DUSSELDORF, GERMANY - Although they agree that production of polyolefins made with metallocene catalyst technology is growing at significant rates, two of the industries' leading consultants do not agree on how far metallocene resins will penetrate markets for polyolefins. Kenneth Sinclair, principal of STA Research of Sunnyvale, Calif., is bullish on his outlook for metallocene resins. He expects them to be used in 12-13 percent of all applications for polyolefins by the year 2000. In that year, Sinclair said, 176 billion pounds of polyolefins will be used.
Don F. Bari, vice president for technology for Chem Systems Inc. of Tarrytown, N.Y., is not as bullish.Bari expects metallocene resins to be used in less than 2 percent of all applications for polyolefins by 2000.
Sinclair and Bari made their predictions in back-to-back talks March 6 at the second international congress on metallocene polymers, sponsored by Schotland Business Research Inc. in Dusseldorf. The conference - Metallocenes '96 - was held March 6-7. It attracted 360 re-searchers from universities and corporations, and executives from resin suppliers and processors.
Bari said he based his predictions on talks with processors around the world who indicated to him that the demand for metallocene resins is not growing significantly.
Also, Bari said he expects new technologies to foster increased competition between polymers, especially from existing polyolefins, while limiting the applications for metallocene resins.
``The polyolefin business is in a period of dynamic structural changes as a result of some key developments,'' Bari said.
Those developments include new technologies that promise to make existing linear low density polyethylene resins easier to process, and condensing-mode technologies for existing PE production reactors that promise to increase capacity dramatically, he said.
Those technological improvements are superimposed on changes in market structures in South America, Eastern Europe and Asia; the restructuring of economies in Western Europe; increased free trade throughout the world; and, most importantly, an artificial surge for polyolefins that occurred in 1994.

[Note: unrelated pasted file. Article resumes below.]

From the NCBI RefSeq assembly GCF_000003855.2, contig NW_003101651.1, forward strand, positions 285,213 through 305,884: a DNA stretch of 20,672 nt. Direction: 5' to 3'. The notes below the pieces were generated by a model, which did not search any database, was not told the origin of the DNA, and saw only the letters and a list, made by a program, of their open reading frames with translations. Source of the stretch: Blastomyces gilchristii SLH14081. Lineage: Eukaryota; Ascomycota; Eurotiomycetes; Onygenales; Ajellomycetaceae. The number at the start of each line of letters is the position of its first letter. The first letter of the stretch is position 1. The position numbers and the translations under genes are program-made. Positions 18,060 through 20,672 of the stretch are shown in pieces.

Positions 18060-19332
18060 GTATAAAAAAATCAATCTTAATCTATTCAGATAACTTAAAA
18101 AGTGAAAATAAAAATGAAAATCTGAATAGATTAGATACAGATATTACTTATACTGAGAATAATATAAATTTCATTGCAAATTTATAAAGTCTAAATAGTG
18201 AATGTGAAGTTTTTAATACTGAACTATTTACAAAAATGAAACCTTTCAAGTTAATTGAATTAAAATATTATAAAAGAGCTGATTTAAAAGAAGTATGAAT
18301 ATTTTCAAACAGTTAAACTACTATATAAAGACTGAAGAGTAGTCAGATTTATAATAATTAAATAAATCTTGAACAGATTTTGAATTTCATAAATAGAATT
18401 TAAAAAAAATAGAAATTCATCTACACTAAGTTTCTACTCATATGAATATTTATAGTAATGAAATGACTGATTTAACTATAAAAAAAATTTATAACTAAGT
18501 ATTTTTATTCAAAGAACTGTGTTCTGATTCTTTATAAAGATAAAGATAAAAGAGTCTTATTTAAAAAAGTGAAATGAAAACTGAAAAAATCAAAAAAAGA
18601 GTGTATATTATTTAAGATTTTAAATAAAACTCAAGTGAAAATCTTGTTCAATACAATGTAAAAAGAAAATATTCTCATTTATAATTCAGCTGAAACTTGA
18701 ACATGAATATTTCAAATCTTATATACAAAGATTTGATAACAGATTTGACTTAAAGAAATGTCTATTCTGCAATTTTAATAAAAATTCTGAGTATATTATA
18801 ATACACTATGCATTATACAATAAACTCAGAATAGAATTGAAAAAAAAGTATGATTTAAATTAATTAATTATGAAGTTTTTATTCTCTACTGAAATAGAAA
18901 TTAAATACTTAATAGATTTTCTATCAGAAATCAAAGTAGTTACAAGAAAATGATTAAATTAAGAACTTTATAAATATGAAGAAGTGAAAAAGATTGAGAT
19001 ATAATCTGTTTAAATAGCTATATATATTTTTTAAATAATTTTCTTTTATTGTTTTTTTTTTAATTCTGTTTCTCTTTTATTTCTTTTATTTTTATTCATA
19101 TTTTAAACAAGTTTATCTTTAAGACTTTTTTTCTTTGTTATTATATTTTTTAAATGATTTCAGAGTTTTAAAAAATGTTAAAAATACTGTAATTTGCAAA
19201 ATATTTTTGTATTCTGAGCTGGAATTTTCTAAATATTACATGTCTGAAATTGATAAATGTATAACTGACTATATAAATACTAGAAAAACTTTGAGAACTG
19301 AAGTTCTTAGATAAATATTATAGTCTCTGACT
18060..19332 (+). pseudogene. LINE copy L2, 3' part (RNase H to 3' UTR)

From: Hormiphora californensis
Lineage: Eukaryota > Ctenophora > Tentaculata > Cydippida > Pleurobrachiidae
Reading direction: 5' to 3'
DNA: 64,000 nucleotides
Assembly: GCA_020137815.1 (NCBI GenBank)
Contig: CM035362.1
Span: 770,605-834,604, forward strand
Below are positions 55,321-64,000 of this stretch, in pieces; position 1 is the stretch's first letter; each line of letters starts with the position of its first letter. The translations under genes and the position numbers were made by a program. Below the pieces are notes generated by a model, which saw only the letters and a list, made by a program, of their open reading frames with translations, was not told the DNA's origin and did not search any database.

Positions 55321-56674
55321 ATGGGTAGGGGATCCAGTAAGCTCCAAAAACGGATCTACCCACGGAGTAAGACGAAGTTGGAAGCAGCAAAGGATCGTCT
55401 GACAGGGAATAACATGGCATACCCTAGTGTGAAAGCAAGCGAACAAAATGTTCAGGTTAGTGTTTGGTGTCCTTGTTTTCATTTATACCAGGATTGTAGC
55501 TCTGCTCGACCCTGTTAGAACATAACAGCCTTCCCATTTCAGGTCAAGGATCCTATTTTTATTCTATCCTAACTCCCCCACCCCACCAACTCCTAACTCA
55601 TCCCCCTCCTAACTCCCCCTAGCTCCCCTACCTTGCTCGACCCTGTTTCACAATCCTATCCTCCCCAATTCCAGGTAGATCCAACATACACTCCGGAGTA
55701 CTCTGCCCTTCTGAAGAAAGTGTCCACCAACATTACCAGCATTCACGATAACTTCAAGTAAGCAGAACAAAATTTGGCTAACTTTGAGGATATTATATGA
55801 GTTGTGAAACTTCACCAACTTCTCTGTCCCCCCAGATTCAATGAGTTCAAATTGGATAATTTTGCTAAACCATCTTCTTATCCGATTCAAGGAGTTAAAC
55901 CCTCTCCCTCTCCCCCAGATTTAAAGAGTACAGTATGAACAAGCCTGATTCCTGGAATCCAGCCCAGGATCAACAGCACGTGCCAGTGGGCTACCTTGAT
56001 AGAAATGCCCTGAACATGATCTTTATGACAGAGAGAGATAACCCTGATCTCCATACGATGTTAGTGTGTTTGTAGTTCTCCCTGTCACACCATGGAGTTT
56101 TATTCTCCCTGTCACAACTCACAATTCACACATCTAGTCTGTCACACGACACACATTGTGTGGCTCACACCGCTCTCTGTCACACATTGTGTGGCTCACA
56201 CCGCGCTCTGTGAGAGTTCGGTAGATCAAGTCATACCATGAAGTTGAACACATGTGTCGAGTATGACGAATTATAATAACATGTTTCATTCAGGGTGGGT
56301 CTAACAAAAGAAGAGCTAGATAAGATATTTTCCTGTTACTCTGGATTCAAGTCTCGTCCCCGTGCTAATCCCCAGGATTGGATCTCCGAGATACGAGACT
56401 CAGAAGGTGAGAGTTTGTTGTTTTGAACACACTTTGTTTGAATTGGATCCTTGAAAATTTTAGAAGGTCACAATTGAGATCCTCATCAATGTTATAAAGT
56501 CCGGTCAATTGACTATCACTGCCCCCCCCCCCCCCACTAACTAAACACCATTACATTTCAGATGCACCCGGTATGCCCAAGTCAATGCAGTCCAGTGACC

That temporary surge gave producers throughout the world a false picture of their domestic demand and false levels of high profitability, ``which, of course, means that more olefins and polyolefins capacity will be built,'' Bari said.
He believes new monomer and polymer production capacities spell trouble for the new metallocene resins.
Bari acknowledged that metallocene resins have improved performance characteristics, but he noted that those characteristics come at a cost: They are harder to process and are simply more expensive.
``The overall development of the metallocene and nonmetallocene second-generation polyethylene products will mean a renewed, intense level of interpolymer competition,'' Bari said.
Meanwhile, Sinclair analyzed the markets by a different avenue.
Sinclair said he believes the demand for polyolefins based on metallocene catalyst technology will be driven by factors similar to those that created growth for linear LDPE. LLDPE, Sinclair pointed out, was introduced in 1976, and captured 28 percent of the market for polyolefins within 10 years.
``We have not yet begun to see the full depth and potential of metallocene technology for polyolefins,'' Sinclair said.
``In many instances, it appears that even the developers of these technologies cannot measure, or as yet do not fully understand, the mechanisms by which metallocene polymers achieve their exceptional characteristics, '' he added.
Sinclair cited applications of metallocene resins in heat-sealing layers, as blends and modifiers of other polymers, and as replacement polymers for film in packaging products that require enhanced tear strength, elasticity and optical clarity.
In heat-sealing applications, he said, metallocene resins have the potential to increase production line speeds by a factor of three. This is not contrary to the difficulty of processing that Bari mentioned earlier. Bari was comparing metallocene PE to LLDPE. Sinclair is comparing metallocene PE to heat-sealing resins such as ethyl vinyl alcohol that have a higher heat-seal initiation temperature and poorer hot-tack strength.
``By the year 2000 it appears that a global production of 10 million metric tons [22 billion pounds] of metallocene-based polymers could be reached,'' Sinclair said.
``Of that total consumption, 75 percent would represent replacement of existing products with higher-performance, metallocene-based `cannibals,' and 25 percent would represent the additive expansion of the market for polyolefins, because they will become more competitive with natural products, and because many completely new applications will be developed,'' he said.